The (not so) SO.F.T. trail system in the Mugello: a hike in the majestic Tuscan Apennines

I’m very excited to explore a hiking trail that long has been in my ‘to do’ list. It’s called Sorgente di Firenze, or SO.F.T., but don’t let this acronym fool you. This isn’t a beginners’ hike since this 115-mile loop around the Mugello takes us through some of the highest Apennine peaks in Tuscany on its eastern tract.

So, I’m starting it easy, from the delightful town of San Piero a Sieve, a half hour north of Florence. We’re in the heart of the Mugello, a romantic countryside with an important history. Here is where the Medici family started its ascension to wealth in the 13th century as wool merchants and their fingerprint is noticeable throughout the hike. Leaving the train station, we head towards the 10th century church of San Pietro. If open, I’d recommend you take a peak inside: it houses a beautiful 16th century baptismal font in glazed terracotta by Giovanni della Robbia. The trail goes up on Via della Compagnia, then onto Via della Fortezza named after the Medici fortress of San Martino. Unfortunately, the fortress is closed to the public, so only take the 5-min detour to check it out if you are interested in seeing its impressive walls. Their perimeter reach 1 mile, with 145,000 square feet of brick, and you can walk all around it.

Following the dirt path (or mud, after rain), we move west passing a campsite and soon cross a provincial road to proceed towards Trebbio. We enjoy a gorgeous view of the Apennines and the neighborhood of San Giusto a Fortuna as we go up. An elegant road flanked by cypress trees welcomes us to the Medici villa of Trebbio, one of the first in a series of magnificent properties owned by the famous family. Giovanni dei Bicci lived here in the 14th century, and it was remodeled in the 15th century by Michelozzo by order of Cosimo the Elder. Although listed as a UNESCO World Heritage Site, the villa is privately owned and not open for regular visits. The front gate allows us to peak at the decayed facade, and we can enjoy the rest of the estate, including a delightful chapel backed by a stunning panorama of green hills and the community of Campomigliaio to the south.

We continue west on a rocky path that will take up to Poggio di Cigoli (1,886 ft / 575 m) before heading down to Croce di Calenzano on a pleasant rural landscape. Along the way, we get a glimpse of the lake of Bilancino and Barberino di Mugello on its shores but the numerous oak trees populating the hill don’t allow for an open view of this man-made lake and the surrounding Apennines. Arriving in sleepy Croce di Calenzano, we follow north on Via di Barberino and cross it to find path CAI n.44 in Via di Montemaggiore. Prepare for a good uphill hike ahead until we reach Monte Maggiore, the highest point of the Calvana mountains at 3,005 ft (916 m).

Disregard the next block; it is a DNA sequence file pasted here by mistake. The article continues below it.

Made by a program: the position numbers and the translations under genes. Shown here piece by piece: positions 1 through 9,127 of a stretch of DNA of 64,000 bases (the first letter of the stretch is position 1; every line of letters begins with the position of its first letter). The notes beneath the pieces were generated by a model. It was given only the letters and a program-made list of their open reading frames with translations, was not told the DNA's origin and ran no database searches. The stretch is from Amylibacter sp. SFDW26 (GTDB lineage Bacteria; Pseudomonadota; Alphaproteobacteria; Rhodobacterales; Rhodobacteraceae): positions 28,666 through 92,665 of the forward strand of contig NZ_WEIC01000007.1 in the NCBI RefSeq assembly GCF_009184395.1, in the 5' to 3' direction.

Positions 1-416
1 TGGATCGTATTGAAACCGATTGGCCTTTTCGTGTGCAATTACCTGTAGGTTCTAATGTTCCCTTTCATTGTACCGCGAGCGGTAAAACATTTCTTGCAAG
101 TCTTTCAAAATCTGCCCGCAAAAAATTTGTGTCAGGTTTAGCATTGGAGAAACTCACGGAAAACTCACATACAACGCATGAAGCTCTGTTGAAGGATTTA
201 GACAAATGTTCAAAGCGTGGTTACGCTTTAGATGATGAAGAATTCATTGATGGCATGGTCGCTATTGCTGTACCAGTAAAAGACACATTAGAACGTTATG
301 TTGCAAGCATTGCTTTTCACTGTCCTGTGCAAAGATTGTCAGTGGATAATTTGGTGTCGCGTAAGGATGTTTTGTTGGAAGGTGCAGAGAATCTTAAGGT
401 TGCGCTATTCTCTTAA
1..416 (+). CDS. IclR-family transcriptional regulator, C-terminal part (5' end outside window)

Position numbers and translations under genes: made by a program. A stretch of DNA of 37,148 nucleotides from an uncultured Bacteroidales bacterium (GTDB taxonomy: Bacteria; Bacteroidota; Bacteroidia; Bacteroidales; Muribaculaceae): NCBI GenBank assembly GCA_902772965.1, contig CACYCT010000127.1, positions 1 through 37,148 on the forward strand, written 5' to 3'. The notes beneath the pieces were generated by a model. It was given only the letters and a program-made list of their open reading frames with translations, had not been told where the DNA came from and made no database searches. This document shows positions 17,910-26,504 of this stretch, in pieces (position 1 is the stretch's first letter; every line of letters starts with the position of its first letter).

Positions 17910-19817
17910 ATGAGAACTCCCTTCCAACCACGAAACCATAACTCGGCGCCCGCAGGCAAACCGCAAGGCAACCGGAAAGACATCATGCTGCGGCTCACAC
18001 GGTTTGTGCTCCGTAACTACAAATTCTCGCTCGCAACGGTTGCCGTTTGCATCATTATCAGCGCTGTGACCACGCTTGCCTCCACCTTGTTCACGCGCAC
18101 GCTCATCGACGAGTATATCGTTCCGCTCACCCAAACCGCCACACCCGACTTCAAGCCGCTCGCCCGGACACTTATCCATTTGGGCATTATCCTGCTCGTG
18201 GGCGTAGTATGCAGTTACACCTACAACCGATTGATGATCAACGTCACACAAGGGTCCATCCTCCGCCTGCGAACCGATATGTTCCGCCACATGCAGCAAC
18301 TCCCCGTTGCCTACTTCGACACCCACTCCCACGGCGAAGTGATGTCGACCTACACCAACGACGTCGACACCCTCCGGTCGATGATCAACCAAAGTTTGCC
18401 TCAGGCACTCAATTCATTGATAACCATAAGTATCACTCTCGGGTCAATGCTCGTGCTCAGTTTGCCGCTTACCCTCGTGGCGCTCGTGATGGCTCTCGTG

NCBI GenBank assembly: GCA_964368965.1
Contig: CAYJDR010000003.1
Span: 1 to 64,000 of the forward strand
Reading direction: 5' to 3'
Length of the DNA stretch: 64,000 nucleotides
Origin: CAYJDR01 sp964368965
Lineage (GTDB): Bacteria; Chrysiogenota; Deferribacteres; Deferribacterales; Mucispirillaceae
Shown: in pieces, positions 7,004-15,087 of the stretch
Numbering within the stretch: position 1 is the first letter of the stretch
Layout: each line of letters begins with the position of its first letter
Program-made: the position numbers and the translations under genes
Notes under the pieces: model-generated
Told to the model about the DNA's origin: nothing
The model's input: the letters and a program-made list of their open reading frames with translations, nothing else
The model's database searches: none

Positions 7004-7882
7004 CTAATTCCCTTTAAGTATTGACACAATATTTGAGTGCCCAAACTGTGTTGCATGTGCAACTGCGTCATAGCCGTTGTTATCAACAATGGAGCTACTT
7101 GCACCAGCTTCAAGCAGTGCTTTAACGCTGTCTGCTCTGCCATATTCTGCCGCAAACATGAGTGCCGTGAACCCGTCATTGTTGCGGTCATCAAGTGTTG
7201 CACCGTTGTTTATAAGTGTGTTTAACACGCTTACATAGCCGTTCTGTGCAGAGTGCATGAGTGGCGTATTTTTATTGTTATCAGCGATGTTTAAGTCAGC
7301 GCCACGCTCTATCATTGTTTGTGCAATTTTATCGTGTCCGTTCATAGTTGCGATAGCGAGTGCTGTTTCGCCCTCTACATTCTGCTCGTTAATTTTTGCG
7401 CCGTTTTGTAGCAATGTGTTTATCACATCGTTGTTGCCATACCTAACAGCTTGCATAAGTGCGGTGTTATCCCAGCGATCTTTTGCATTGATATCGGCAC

The initial uphill is on the road, Via Montemaggiore, before with find the trail post sending us on a pleasant wooded trail. The Calvana preserve is home of boar, ferret, marten and wolf, although what I often spot is the capriolo, a type of deer very common in Tuscany. After passing the shelter, we soon leave the pine and oak woods into a clearing. Note the trail mark on a flat stone on the grass that points to the right towards the pines, which we quickly cross to reach a vast grassland. We continue uphill to soon spot a cross that marks the top of Monte Maggiore.

Often you’ll encounter Calvanina cattle and wild horses grazing in the area. They keep the grass level under control, but on the other hand, horseflies abound in the hot months. Unless you cover yourself with DEET, it becomes very difficult to spend quality time up here. We can enjoy fantastic views of the Mugello, Bilancino Lake and the Apennines to the east; the town of Vaiano and the Pistoiese mountains to the west; and the Florentine valley to the south.

We head north towards another wooded area. Path CAI n. 20 is very wide and shaded as we progress to Montecuccoli, which makes for a very enjoyable hike. This is also part of the Road of the Silk and Wool, a 5-day trail connecting Bologna to Prato through the Apennines. The more we hike around here, the more there is to discover. In Montecuccoli, a 5-minute detour takes us to the charming church of San Michele Arcangelo, a real treat if open. It’s another 6.2 miles of little variation in altitude until we approach Le Soda.

Although the SO.F.T. trail continues to Passo della Futa and beyond, I had enough hiking for a day and I’m ready to head down to the train station in Vernio. We leave path CAI n. 20 to a fast and steep downhill on CAI n.60, passing by a private property (and goats!) before we reach the neighborhood of San Quirico. If you still have energy on the way to the train station, you can take some time to wander around this lovely town, crossed by the Bisenzio river (the same one that we find in Prato and along the Renaissance Road) and its tributary Fiumenta.

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S. Piero a Sieve – Monte Maggiore – Vernio

  • 8h15min
  • 21.4mi (34.5km)
  • Arrive: San Piero a Sieve (by train)
  • Depart: Vernio (by train)
  • How to get there: 30-min train ride from Santa Maria Novella train station.